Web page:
big-footOver the last few years more often than not it feels like we have had to take the slow route or the difficult route in most things. Partly that’s through life being life and also some of it comes from the way we’ve chosen to live our lives and the things we have chosen to value.

We’ve also had the last few years peppered with the most breath taking blessings that turned up just as we felt completely hopeless and all the barriers just felt too heavy to shift and too high to get over. My Grandad calls it providence and it’s a beautiful thing. It’s the type of blessing that you look back over life and see again and again, that what you needed was provided.

I can often get caught up in the chop of the waves of life and yesterday I found myself reflecting and asking ‘why does all of this stuff keep happening?’ And not to go into every dirty gritty little detail of this stuff but here’s just the car related highlights… firstly the clutch went on our car and we faced the just sack it or fix it dilemma. Then our license plates got nicked. As an aside loads of people we’ve chatted to couldn’t work out why someone would do this…maybe it’s just I grew up in London that I am aware of the ‘benefits’ of such shenanigans, who knows…it’s so if you want to partake in any somewhat illegal activity and avoid the fines and charges that local friendly police officers or any other type of authority type people want to give you using their clever camera’s they can’t because you aren’t using your legit plates…they’re using ours…definitely makes speeding fines ‘cheaper’]. Then our car got broken into and the radio and a jigsaw were stolen. And then the van we hired that did have our parking permit in it but may not have been parked that well in our private car park at 8pm on a Friday night got fined. So we have paid a fine of £60 for the luxury.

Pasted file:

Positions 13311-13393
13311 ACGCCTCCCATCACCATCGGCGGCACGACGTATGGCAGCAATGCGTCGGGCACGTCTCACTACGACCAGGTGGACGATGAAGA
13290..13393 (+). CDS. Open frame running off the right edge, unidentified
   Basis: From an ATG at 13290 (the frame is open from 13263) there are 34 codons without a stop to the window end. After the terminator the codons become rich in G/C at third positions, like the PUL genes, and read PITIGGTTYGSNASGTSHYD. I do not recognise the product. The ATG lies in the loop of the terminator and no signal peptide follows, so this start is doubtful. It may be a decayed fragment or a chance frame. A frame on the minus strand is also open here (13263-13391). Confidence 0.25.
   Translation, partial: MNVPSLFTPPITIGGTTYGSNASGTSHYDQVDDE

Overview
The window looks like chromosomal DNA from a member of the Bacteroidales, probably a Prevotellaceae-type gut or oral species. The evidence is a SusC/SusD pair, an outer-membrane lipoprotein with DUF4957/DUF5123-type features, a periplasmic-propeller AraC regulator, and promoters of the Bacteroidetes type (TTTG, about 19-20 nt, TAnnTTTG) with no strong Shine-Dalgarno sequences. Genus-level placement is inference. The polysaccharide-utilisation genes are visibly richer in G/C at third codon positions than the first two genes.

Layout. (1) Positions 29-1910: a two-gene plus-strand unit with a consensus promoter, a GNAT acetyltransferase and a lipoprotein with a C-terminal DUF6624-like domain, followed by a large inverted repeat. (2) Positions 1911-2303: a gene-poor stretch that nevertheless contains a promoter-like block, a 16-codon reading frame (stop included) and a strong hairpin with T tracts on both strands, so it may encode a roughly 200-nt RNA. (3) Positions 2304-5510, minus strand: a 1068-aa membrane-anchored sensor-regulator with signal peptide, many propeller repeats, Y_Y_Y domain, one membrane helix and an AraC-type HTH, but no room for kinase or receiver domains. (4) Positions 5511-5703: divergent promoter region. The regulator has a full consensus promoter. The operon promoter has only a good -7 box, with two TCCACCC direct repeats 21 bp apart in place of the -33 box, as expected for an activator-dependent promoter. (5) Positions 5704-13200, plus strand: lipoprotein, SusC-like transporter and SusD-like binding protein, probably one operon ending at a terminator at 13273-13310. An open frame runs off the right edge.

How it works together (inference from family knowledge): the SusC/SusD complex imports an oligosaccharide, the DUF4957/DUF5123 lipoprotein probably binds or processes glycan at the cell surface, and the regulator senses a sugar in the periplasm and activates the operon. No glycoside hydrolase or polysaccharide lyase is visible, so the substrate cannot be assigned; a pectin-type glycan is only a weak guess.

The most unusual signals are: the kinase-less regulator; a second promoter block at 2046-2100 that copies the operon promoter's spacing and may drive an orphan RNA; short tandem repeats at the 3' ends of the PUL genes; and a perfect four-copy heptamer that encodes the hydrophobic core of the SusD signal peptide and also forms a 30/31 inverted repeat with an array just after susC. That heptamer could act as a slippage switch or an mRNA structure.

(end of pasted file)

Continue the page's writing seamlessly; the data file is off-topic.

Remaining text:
So all little things, super annoying and frustrating things, inconvenient things but in reality no one died. But this is the stuff that wears us down, temps us to harden our hearts, temps us to kick kittens and laugh at people who fall over, temps us to let things be someone else’s problem not ours…

And it in my asking, the answer that came was…it’s a messed up, fallen world.

Simple.

It’s not that we disserved it or we had it coming. It’s the reality of this world and the times we live in. And the response it should prompt is not to get hard or get even, or stick a finger to the world but that we should love it more.

Whatever we’re tempted to do, love and kindness are solutions that don’t perpetuate or add to it. We more we just look after ourselves and only the people that we think our worth mattering about the more we just add to a bit of a crappy world.

‘I found that it is the small everyday deeds of the ordinary folk that keep the darkness at bay…small acts of kindness and love’

Gandalf, The Hobbit

My dysphoria with gender